A tour operator typically combines tour and travel components to create a holiday. They prepare itinerary. The most common example of a tour operator’s product would be a flight on a charter airline plus a transfer from the airport to a hotel and the services of a local representative, all for one price. Niche tour operators may specialise in destinations, e.g. Italy, activities and experiences, e.g. skiing, or a combination thereof. The original raison d’etre of tour operating was the difficulty of making arrangements in far-flung places, with problems of language, currency and communication.
The advent of the internet has led to a rapid increase in self-packaging of holidays.
Task 1. Understand the tour operator industry
A tour operator combines tour and travel components to create a holiday, it designs travel routes for tourists and offer perfect arrangements of the airlines and hotels. In a word, a tour operator offers package holidays. A travel agent is a kind of retail business which is a buyer of tour operator, it sells travel-related products and services to customers on behalf of tour operators, airlines, hotels and other entities.
Some tour operators own the distribution channel, they set up retail shops selling products and services directly to the final customers, or they establish close relationships with travel agencies under contracts. The development of the industry should be attributed to the development of transportation in the early age. With the invention of aircraft, the demand for travel increased rapidly. But in recent years, situations become more complex than ever before in such a changeable economic climate, UK’s tour operator industry are fluctuated in growth. The package holiday market continued to decline but specialist holidays, cruise tours and flight-only bookings all grew significantly. Company failure level rose substantially from 33 in the previous year to 47 this year. The industry structure changed a lot: independent agents turned to favour dynamic packaging with concentration on niche markets including long-haul, cruising, UK holidays and self-packaging.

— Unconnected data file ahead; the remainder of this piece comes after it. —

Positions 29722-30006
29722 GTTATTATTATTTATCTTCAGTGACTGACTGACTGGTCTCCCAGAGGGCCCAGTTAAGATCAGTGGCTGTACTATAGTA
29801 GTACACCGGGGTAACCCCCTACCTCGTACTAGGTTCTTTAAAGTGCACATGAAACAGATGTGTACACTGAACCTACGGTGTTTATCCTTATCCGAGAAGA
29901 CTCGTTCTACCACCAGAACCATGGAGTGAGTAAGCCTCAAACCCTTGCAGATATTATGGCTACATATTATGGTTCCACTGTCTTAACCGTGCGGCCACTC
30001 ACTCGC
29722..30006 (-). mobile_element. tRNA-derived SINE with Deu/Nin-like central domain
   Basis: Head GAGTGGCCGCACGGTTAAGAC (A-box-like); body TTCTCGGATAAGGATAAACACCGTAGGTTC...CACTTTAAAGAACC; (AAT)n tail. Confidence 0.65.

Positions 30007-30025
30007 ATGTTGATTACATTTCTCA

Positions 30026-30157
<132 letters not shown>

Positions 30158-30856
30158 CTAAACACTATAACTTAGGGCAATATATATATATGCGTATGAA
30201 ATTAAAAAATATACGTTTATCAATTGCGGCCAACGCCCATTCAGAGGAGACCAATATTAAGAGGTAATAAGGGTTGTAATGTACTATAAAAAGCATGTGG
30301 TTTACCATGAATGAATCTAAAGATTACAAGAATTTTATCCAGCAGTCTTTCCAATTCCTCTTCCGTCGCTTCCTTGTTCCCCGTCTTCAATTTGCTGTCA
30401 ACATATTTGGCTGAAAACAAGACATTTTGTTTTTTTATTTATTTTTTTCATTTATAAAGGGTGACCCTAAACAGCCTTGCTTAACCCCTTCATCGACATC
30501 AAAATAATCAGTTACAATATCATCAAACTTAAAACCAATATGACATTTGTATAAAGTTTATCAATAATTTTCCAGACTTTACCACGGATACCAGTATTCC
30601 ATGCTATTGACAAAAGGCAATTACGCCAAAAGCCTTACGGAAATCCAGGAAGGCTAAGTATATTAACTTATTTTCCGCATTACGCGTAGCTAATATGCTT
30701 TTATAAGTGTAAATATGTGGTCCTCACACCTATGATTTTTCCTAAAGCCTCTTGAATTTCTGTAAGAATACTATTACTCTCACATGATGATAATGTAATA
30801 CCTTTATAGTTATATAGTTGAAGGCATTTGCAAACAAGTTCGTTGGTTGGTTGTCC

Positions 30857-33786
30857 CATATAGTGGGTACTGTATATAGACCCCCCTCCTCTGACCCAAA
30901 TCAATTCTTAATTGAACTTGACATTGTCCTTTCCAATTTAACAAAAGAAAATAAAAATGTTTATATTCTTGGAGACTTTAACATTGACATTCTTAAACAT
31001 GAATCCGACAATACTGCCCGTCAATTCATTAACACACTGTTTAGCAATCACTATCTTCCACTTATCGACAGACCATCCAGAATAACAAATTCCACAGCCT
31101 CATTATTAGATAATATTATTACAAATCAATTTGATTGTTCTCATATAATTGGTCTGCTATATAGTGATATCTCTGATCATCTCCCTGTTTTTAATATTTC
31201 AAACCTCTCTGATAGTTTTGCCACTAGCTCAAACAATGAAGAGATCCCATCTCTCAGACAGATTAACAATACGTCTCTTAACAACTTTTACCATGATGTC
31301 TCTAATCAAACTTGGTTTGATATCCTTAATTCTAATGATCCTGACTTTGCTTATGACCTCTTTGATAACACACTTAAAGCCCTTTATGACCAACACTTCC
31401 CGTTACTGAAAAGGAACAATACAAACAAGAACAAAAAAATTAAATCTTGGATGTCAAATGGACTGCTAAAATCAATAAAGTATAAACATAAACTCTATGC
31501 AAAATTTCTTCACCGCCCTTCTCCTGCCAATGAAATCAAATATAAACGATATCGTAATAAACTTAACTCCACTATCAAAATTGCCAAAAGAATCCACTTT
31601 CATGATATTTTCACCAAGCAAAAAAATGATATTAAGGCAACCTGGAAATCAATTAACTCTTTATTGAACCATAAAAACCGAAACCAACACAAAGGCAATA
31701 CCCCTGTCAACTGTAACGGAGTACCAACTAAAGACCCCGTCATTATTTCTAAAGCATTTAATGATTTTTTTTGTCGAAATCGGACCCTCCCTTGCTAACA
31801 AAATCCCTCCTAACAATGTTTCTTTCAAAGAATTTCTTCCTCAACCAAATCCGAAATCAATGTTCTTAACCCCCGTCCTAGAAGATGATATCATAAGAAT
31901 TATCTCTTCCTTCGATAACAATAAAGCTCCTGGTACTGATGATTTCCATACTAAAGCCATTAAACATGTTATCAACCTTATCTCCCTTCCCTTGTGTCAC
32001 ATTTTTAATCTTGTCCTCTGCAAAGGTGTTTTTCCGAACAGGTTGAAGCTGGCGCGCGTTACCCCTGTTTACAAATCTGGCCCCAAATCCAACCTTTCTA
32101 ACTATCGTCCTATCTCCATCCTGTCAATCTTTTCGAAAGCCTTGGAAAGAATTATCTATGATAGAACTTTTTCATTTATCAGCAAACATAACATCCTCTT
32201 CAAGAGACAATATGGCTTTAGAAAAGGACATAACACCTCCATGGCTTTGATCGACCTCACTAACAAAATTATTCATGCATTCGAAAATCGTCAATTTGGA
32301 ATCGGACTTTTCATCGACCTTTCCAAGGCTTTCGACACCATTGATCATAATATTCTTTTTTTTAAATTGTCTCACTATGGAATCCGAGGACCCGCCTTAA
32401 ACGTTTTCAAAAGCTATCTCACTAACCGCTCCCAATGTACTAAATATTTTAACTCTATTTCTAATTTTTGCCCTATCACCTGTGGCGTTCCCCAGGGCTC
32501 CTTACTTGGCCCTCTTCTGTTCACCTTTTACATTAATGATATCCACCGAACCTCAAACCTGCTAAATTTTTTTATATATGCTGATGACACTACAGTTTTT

Big operators drove bookings online and through their own retail networks. 2006 is one of the most challenging years in the industry’s history, with traditional business model under great pressure and uncertain future for many others. Tour operators judge overall demand and the expected demand for each destination and seek to satisfy that demand if it can be accomplished profitably. Tour operators assemble the component parts of holidays. Tour operators have many sub-contracted suppliers that are expected to deliver quality services under some form of supervision. They rely upon close relationships with people working in the destinations – at airports, hotels, restaurants, excursion venues, public administrations, medical authorities, etc. – for without them, holidays could not be delivered. Tour operators have resident staff, or those of their local agents that maintain these relationships and are expected to become familiar with concerns expressed by local communities. Where good quality accommodation for customers is in short supply, many tour operators co-finance developments on a short-term basis. Tour operators act as a bridge between suppliers, customers and the country visited, providing information about the destination, safety and cultural sensitivity (dress codes, etc).
With smaller guided tours, customers often seek greater detailed interaction and are very aware of their social and cultural responsibilities. In Great Britain, the country in which they occurred the first time tour operators, leading manufacturers are Thompson, Owners Abroad and Airtours which has 60% of the total national sales of standard trips. Vertical integration: Vertical integration occurs when an organization own companies on two or more levels of the buying chains.(Siraliova and Angelis, 2006). Companies use the concept of rebranding in this integration for the purpose of enhancing the customer base. Horizontal integration: “Horizontal integration simply means a strategy to increase the market share by taking over a similar company. Tour operators can integrate with same kind of company such as Thompson holidays so that to sustain in the competitive market. Especially technological industries use this concept where mergers and acquisitions happen in order to enhance the reach of the entity.” (Vignali, 2001).
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Tour Operator Management. (2016, Mar 10). Retrieved from https://studymoose.com/tour-operator-management-essay